Well Plugging

SAWS conducted extensive fieldwork for the project, visiting 643 well sites and identifying 131 abandoned wells. Of the 131 abandoned wells, SAWS plugged 32 abandoned wells through the 319 Grant, 75 wells were plugged by the Kelly Air Force Redevelopment Program, 9 were funded by the Alamo Resource Conservation and Development Area, and 14 did not fit the criteria of the grant. To ensure the eligibility of potential recipients of the 319 Grant funds, SAWS solicited the assistance of the City of San Antonio Department of Community Initiatives (DCI), Community Action Division to assist with the verification process. DCI conducted all the necessary interviews and reported back to SAWS with their findings and a list of eligible well owners. In addition, to the fieldwork, SAWS also held or participated in a number of community events to educate the public on potential hazards of abandoned wells.

Shallow Groundwater Aquifers Wells Plugged

Many of the abandoned wells that were plugged were shallow wells (40-200 feet in depth) near creeks or rivers. They are typically completed into the gravel layer and are often not properly cased. When refuse collects in these wells, they pose a contamination hazard to both the aquifer and the nearby surface water. Waste material can leach out and flow underground into the streams or river beds, or be carried there when the creek’s or river’s water flow exceeds its normal boundaries and enters the well. Several of the wells that were plugged were old hand dug wells, some with surface openings up to 36 inches. The large diameter also posed a safety hazard for the community, which were eliminated with proper plugging procedures.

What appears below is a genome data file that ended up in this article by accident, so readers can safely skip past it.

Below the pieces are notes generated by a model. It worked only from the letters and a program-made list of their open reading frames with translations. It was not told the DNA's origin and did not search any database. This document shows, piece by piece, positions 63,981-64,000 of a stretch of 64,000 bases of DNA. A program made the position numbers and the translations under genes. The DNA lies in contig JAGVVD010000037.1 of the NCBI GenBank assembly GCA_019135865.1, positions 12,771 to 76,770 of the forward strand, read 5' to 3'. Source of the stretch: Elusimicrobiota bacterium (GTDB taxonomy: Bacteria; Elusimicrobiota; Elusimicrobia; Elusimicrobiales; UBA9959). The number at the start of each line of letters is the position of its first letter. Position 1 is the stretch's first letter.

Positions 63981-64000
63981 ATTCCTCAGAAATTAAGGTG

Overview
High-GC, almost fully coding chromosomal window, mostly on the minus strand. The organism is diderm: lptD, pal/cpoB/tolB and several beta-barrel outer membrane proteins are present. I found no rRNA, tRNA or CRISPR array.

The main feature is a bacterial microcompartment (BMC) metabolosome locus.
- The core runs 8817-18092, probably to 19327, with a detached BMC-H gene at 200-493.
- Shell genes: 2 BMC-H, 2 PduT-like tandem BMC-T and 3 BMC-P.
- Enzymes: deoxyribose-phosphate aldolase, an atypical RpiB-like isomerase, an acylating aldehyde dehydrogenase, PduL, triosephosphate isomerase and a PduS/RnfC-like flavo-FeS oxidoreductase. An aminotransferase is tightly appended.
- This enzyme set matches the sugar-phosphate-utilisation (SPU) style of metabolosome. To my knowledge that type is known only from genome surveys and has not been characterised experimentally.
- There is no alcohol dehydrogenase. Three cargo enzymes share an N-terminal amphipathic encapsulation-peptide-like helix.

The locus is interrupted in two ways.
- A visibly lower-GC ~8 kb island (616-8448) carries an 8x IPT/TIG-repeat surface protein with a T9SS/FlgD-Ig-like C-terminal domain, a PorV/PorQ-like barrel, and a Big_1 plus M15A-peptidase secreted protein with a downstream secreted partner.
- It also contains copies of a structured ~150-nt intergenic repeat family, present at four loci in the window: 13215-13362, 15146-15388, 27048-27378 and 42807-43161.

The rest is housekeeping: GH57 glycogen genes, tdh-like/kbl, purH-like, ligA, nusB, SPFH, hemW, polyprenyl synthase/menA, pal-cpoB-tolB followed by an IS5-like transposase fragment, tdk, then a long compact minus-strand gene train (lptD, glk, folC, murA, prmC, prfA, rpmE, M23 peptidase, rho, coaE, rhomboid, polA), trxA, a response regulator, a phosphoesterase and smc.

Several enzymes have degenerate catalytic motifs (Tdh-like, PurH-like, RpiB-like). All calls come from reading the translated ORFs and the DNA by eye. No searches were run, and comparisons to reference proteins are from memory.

Edwards Aquifer Wells and Artesian Wells Plugged

The Edwards Aquifer is the primary source of drinking water for residents of San Antonio. Identifying and plugging any Edwards Aquifer abandoned well eliminates a direct conduit to the aquifer. Of the 32 wells plugged under the grant, six were Edwards Aquifer wells, and three were artesian flowing wells. By plugging these wells, SAWS is protecting San Antonio’s primary source of water and conserving millions of gallons a year for use by all users of the Edwards Aquifer.